clear disclosure by appoint is of any all financial interest in               
 fisheries or fishery related business is as well in membership in             
 organizations.  The committee also considered a proposal which                
 would require board members to abstain from discussing or voting on           
 issues in which the member has any economic interest, including               
 subsistence or personal use.  It was decided that such a                      
 requirement would seriously hinder the board's ability to                     
 MS. SUTTON explained the legislative process is not unlike the                
 Board of Fish process in that the members create law.  The Board of           
 Fisheries has rule making authority and there are conflicts that              
 all the members of the legislative body carry with them, you work             
 at other jobs and have other interests.  Yet when the legislators             
 are on the floor to vote on an issue, those issues are disclosed              
 and the member asks to be excused from voting on an issue and yet             
 is compelled by the body to vote.  That is for a specific purpose             
 in which there is experience and expertise that is brought forward            
 by each of those members and you have an obligation to vote on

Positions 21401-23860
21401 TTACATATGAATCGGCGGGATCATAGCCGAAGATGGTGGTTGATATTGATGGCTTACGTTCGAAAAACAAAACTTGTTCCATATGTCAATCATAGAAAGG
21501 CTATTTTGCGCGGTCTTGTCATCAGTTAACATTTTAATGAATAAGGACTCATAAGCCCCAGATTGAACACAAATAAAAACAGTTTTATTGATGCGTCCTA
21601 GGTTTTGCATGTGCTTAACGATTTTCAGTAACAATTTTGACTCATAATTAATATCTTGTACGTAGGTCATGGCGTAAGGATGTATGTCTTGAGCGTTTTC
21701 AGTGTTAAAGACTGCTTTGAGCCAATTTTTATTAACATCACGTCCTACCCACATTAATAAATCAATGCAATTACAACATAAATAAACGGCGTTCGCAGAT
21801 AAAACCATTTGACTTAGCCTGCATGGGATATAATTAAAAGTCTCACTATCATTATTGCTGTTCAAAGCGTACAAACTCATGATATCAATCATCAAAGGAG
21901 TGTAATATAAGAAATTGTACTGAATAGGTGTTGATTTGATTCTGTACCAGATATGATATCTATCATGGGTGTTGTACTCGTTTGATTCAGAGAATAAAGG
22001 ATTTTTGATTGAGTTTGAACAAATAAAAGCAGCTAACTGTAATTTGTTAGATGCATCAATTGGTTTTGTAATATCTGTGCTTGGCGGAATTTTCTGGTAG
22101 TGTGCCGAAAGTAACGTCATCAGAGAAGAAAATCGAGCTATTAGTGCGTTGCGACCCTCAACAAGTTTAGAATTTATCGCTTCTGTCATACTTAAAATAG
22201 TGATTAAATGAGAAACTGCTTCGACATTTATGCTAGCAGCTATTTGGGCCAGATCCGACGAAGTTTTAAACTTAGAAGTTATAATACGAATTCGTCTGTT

matters that are before you.  Ms. Sutton said the Board of                    
 Fisheries is no different in that regard.                                     
 Number 1560                                                                   
 REPRESENTATIVE AUSTERMAN said to follow up on Ms. Sutton's                    
 statement, it gets back to how you balance a decision that has been           
 made on a fishing issue.  You have to have a balance, you have to             
 have the balance of the sport industry, the commercial industry and           
 subsistence.  If you don't, then you end up with a lopsided                   
 decision.  Representative Austerman stressed that balance is needed           
 for decision making.                                                          
 REPRESENTATIVE AUSTERMAN pointed out a current problem is there are